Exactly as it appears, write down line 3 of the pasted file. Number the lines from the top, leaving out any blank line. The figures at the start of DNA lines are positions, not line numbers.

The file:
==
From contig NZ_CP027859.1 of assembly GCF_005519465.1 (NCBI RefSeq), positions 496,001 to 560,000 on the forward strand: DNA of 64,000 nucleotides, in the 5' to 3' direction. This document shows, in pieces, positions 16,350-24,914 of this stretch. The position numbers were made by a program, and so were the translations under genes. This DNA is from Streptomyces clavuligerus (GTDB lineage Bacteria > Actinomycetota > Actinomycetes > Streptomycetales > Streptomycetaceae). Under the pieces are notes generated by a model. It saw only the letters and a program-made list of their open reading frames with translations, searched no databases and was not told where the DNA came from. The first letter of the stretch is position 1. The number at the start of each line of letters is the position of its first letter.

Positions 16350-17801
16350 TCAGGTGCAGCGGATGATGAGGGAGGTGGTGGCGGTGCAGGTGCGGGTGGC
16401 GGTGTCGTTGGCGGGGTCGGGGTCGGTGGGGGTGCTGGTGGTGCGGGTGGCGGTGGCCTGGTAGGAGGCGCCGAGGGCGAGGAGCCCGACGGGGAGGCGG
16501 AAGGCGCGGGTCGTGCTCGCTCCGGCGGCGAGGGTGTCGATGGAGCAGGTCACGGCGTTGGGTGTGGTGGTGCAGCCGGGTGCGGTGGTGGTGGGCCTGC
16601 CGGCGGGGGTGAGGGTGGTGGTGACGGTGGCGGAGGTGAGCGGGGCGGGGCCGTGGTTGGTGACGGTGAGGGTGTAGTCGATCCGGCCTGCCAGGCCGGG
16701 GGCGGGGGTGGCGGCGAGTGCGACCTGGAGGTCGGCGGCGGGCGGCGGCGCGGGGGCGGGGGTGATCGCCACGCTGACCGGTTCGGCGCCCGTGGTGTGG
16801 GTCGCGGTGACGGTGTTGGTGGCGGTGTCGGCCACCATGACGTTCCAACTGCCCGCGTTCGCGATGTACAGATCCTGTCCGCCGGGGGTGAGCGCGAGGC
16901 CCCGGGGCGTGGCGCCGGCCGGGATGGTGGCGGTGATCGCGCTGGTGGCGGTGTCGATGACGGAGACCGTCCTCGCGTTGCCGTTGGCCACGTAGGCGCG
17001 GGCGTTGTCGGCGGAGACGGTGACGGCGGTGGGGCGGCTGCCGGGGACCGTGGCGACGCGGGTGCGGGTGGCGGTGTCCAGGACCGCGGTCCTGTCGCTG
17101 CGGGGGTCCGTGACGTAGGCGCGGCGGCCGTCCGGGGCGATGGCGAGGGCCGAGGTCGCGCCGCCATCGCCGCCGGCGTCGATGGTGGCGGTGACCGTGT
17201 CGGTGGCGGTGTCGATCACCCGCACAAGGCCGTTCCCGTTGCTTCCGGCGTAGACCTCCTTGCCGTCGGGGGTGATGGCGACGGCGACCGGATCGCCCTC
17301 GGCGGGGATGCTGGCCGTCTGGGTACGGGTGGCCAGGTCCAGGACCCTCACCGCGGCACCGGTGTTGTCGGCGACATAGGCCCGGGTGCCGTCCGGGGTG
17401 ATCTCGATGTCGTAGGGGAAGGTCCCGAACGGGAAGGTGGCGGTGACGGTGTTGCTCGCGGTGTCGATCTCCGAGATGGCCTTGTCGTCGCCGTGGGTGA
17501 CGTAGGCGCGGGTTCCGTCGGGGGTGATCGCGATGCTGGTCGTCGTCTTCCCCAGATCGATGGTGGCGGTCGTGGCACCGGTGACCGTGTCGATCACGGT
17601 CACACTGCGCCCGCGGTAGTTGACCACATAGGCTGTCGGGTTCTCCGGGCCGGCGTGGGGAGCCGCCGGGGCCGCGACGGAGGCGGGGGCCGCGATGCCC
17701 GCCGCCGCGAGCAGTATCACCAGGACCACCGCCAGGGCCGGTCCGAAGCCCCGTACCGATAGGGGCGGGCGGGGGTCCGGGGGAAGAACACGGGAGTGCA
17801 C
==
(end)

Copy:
16350 TCAGGTGCAGCGGATGATGAGGGAGGTGGTGGCGGTGCAGGTGCGGGTGGC